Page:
The theory behind the push for more female challengers to incumbent women is that women are better able to attack another woman without being seen as mean-spirited or vicious the way former Rep. Rick Lazio was perceived in his 2000 campaign against Hillary Clinton, then a candidate for New York's Senate seat. That year, in their first televised debate, Lazio crossed the stage and cornered Clinton at her lectern, demanding she sign a soft-money pledge, a move that left voters siding with Clinton.
A woman is better able to attack another woman without being seen as too aggressive, agreed Barbara Ann Radnofsky, a Democrat who defeated two men in a March primary contest for the right to challenge Republican incumbent Sen. Kay Bailey Hutchison.
"As a woman, if you're yourself and you are feminine in your own way, you can be as aggressive as you want," Radnofsky said.
That is one reason why Democrats privately say New Mexico's Madrid has a chance at taking out Wilson, who has vanquished three men--Democrats Richard Romero, John Kelly and Phillip Maloof--in four elections.
Joe Monahan, a New Mexico public relations consultant who writes about state politics, said a candidate's gender can affect the tone of his or her campaign--and in that way has a subtle influence on voters--but doesn't necessarily determine the outcome of an election. "I don't totally negate it, I just don't see it as a be-all-end-all," he said.
But Democrats see another, more basic reason to praise female challengers like Madrid. The presence of two female candidates neutralizes gender issues and focuses attention on the candidates' issues and records, said Cristina Uribe, regional director of EMILY's List, a political action committee devoted to electing pro-choice female Democrats to office. That, she said, will benefit Madrid in a Democratic-leaning district in Albuquerque.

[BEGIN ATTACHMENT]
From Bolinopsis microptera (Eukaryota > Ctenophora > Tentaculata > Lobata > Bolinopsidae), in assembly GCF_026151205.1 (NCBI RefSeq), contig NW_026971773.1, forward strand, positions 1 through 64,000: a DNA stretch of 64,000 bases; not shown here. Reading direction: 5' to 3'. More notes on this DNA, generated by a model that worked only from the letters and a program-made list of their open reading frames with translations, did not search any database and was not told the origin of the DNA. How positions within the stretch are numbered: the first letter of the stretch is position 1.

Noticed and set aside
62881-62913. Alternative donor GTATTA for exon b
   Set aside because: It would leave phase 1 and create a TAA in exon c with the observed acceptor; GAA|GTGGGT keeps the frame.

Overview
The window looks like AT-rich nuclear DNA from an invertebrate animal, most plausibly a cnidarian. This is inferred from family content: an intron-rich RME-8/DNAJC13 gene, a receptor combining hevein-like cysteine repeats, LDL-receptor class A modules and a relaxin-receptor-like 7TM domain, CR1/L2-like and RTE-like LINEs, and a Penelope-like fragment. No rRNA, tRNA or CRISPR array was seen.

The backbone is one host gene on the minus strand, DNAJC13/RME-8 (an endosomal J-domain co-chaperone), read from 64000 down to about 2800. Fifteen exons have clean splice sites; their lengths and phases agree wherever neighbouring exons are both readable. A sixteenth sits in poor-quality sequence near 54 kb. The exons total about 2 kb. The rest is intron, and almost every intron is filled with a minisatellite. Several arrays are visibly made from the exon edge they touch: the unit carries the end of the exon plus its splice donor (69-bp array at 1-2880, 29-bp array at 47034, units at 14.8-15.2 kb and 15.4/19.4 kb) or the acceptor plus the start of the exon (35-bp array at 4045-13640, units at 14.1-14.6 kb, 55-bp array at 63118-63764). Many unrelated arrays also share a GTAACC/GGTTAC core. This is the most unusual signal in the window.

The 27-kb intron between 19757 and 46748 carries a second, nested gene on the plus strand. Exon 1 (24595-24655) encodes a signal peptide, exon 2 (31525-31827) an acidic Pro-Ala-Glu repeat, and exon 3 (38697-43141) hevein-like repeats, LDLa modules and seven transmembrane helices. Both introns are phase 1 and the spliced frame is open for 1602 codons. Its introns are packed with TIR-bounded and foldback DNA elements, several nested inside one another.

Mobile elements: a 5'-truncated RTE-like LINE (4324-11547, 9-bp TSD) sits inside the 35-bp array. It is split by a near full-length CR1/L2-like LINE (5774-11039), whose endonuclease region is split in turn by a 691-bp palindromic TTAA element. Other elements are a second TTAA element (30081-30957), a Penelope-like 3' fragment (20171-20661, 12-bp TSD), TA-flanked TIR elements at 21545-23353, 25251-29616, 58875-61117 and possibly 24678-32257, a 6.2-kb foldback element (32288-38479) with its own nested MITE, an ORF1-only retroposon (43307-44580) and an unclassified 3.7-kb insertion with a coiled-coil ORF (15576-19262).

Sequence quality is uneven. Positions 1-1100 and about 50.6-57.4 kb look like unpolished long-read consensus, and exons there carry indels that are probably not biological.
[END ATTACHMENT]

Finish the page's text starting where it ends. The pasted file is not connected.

Still, there is no data to back up the premise that women have a better chance of ousting a female incumbent than a male incumbent, said Dennis Simon, a political science professor at Southern Methodist University in Dallas and co-author of "Breaking the Political Glass Ceiling," published by Routledge this year. Male and female incumbents are virtually guaranteed to win re-election--winning at rates of more than 90 percent--regardless of their challengers' gender, Simon said. Female incumbents, he said, are in fact slightly more likely to retain their seats in re-election campaigns.
Yet, dissatisfaction with the Bush administration and anger over scandals may help female challengers defeat incumbents in greater numbers this year, Simon added.
Female challengers fare better when sitting officeholders are mired in scandal, Simon said, because they benefit from what amounts to an affirmative form of gender bias: the perception that they are outsiders, less tainted by corruption and more honest. In addition, Simon said domestic issues such as health care and education may figure prominently in this year's elections and will play well for female candidates, who are often seen as stronger on such "kitchen table" issues.
Women are also more likely to challenge female incumbents than they are to challenge male incumbents, said Barbara Palmer, the other co-author of "Breaking the Political Glass Ceiling" and a professor of political science at American University in Washington, D.C.
That is because female officeholders are not only perceived to be more vulnerable--and therefore more likely to draw challengers--but also because they serve as role models for other female political aspirants, Palmer said.
"Women see someone who is successful so they think, 'Oh, hey, I can be successful in that district.'"
Allison Stevens is Washington bureau chief at Women's eNews.